I tried T3, and then T4. Both of them stripped most of the screws. The screw quality is garbage. Just a heads up for anyone looking to try this. If your phone has over-tightened screws like mine, you’re SOL. I managed to get 5 screws out from the 22 total.

    PORTER LYMAN - Reply

    Really wish these comments were made more apparent when going through this guide, had 18 screws come free with T3 just fine, ended up with 5 that stripped the instant I turned my driver once with T3, T4 wasn’t enough to fill the gap, now they’re stuck and I’m out $75 from buying a new display for a device I can’t fix without last resort trying to Dremel a slot into the heads of these teeny tiny screws

    Zach Grooves - Reply

  3. Nexus 6 Battery Replacement: step 4, image 1 of 3 Nexus 6 Battery Replacement: step 4, image 2 of 3 Nexus 6 Battery Replacement: step 4, image 3 of 3
    • With tweezers, remove the rubber protector on the lower part of the phone.

    • Disconnect the battery connector by gently prying it straight up with a spudger, on the side opposite the cable.

    • Completely separate the battery side from the motherboard side by gently pulling the sides apart with your hands.

    This step MUST also include a note to disconnect the power and volume ribbon cable and cover at the top left of the device.

    Taylor Says So - Reply

    Hi Taylor. I just completed this guide and it was not required to disconnect the power and volume ribbon at this step. Both connected ribbon are part of the mid frame.

    Gaetan -

    Hi Gaetan, Taylor is right, you need to document that the power switch & volume connector (left top under the rubber) is to be disconnected from the motherboard when you disassemble. - Worse if you do not comment on it, this becomes an serious issue when you assembly the phone again! Most people will ignore the fact, they have to connect the cable again. Otherwise the power switch will not work. People will get mad, because they don't identify the root cause, why the phone does not start again), as the rubber does not show, the disconnected cable. It took my a least an hour before I worked through all connectors, after I already tried to run through all the 'Nexus 6 does not start' comments on the Internet, which aren't the root cause here.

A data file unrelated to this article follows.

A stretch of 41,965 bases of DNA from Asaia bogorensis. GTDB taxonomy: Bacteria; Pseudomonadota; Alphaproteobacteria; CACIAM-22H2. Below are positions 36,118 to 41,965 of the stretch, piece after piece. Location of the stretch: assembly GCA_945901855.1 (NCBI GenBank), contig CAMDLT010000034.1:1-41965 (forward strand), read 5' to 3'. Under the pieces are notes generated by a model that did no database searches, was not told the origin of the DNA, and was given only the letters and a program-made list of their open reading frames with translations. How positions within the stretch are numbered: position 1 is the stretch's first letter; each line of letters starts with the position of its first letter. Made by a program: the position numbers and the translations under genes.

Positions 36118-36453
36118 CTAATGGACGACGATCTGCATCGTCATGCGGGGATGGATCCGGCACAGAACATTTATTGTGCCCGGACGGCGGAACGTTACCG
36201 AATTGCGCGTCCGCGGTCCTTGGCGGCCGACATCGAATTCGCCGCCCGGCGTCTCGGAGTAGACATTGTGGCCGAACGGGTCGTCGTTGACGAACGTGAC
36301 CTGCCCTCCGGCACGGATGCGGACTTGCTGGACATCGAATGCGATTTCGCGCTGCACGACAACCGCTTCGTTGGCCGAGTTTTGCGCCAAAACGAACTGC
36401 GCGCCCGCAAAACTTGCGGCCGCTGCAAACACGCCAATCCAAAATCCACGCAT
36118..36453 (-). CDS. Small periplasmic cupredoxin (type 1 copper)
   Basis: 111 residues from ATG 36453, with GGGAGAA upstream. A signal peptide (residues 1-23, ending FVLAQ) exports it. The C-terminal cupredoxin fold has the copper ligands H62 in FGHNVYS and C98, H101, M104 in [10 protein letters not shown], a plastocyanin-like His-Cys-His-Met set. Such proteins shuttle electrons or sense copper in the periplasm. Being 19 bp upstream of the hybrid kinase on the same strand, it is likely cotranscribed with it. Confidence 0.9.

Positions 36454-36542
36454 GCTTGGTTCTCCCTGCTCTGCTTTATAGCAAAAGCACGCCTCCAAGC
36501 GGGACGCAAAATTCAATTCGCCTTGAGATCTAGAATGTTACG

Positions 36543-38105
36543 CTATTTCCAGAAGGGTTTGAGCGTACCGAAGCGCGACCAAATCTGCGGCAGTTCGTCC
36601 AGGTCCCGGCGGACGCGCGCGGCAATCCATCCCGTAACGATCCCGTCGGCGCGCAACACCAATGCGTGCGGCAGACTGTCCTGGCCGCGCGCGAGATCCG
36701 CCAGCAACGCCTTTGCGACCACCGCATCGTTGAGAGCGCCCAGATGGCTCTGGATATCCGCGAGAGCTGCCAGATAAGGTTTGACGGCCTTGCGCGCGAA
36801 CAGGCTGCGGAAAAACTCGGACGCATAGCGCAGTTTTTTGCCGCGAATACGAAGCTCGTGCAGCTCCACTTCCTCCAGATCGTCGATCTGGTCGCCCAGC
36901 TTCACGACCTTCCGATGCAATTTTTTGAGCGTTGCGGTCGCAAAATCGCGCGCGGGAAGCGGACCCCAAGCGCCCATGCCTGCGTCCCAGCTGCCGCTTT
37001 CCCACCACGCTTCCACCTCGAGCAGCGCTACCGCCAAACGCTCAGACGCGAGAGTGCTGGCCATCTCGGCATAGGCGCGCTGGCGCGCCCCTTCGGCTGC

Michael Pirker -

    Yes, I realised this after I’d put the phone back together and the power and volume ribbon cable had been disconnected in the process without me realising it. My Nexus 6 is nearly 4 years old now but the phone is back to new! Thanks for the advice guys.

    Alistair B. -

    The bottom right cable is not a ZIF (Zero Insertion Force) connector, it does not have a latch, the connectors are little copper clips and the connector needs to be pulled with some force upwards to disconnect.

    Isak - Reply

    This is definitely not a ZIF connector. Not only does it require a fair amount of force (relative to the connector size) to push on, it can be extremely stubborn to remove--especially with nearly two years of age on the fragile plastic available for pulling. There is a pull tab (of sorts) on the connector, but mine snapped right off. Luckily, the parts that are likely to break are all part of the battery assembly. The new battery comes with a new cable.

    Lampshade -

    To separate the battery section and motherboard sides you don't pull up the black swiss cheese plastic cover, just run your fingernail along the side in between the blue metal and the black edge of the screen.

    Kevin Edwards - Reply

    thanks a lot kevin you saved me. This guide should be a bit more precise...

    guyom -

    As Taylor said, by the camera lens there is another rubber peice, take that out and disconnect that cable, and make sure to reconnect it afterwards. That cable connects your buttons to the mobo.

    Nick Myers - Reply

    I did exactly everything described in this guide and my Nexus 6 front camera still does not correspond with the camera app. Is there something I am missing and is there anyone else with a similar problem to mine. I am thinking of cleaning the connector with rubbing alcohol or something similar.

    ajqwerty93 - Reply

  4. Nexus 6 Battery Replacement, Battery Disassembly: step 5, image 1 of 3 Nexus 6 Battery Replacement, Battery Disassembly: step 5, image 2 of 3 Nexus 6 Battery Replacement, Battery Disassembly: step 5, image 3 of 3
    • With your hands, pull the battery away from the rest of the casing.

    • Using tweezers, unplug the battery connector. Pry up underneath the hard backing plate, taking care to not peel the cable off of the backing plate.

    • Measure the location of the charging coil on the old battery and transfer those measurements to the new battery. Carefully peel off the charging coil.

    • Transfer the charging coil to the new battery. For the four-wire connector on the other side, measure the location of the contacts/pins on the phone itself and transfer it to the backside of the battery.

    after a while the glue used to connect the coil becomes harder than the foam/rubber the coil is mounted on. a heat gun might help.

    Tomasz Kielak - Reply